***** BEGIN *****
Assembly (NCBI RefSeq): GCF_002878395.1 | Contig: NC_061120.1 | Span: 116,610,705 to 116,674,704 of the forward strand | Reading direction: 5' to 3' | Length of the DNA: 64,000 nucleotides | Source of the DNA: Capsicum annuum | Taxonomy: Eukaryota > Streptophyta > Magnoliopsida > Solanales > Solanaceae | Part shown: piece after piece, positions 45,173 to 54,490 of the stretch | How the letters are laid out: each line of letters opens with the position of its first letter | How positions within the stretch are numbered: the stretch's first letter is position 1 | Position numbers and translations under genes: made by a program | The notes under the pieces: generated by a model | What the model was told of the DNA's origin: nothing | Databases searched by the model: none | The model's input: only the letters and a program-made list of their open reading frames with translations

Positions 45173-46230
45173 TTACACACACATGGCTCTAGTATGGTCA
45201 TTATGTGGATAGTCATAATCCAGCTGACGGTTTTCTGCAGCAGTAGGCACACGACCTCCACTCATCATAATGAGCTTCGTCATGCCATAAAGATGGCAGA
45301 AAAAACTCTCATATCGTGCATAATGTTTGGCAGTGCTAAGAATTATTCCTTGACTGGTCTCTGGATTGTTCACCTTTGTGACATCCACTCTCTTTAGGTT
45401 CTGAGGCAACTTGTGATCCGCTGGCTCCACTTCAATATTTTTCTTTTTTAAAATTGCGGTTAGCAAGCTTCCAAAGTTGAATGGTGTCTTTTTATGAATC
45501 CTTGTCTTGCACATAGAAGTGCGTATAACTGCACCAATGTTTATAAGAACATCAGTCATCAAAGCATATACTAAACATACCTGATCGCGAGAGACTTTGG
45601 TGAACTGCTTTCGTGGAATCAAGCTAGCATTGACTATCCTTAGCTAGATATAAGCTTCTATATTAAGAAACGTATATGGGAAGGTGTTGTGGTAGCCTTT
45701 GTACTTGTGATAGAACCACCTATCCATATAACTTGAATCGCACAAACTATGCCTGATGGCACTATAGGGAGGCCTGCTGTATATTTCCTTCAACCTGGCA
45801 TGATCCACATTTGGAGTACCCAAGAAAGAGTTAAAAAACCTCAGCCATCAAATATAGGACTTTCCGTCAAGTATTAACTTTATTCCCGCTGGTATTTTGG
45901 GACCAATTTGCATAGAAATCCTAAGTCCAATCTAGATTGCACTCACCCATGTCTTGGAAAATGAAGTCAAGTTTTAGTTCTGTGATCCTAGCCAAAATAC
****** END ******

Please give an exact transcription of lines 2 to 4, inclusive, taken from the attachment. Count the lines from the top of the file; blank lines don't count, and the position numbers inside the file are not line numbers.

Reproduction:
Positions 45173-46230
45173 TTACACACACATGGCTCTAGTATGGTCA
45201 TTATGTGGATAGTCATAATCCAGCTGACGGTTTTCTGCAGCAGTAGGCACACGACCTCCACTCATCATAATGAGCTTCGTCATGCCATAAAGATGGCAGA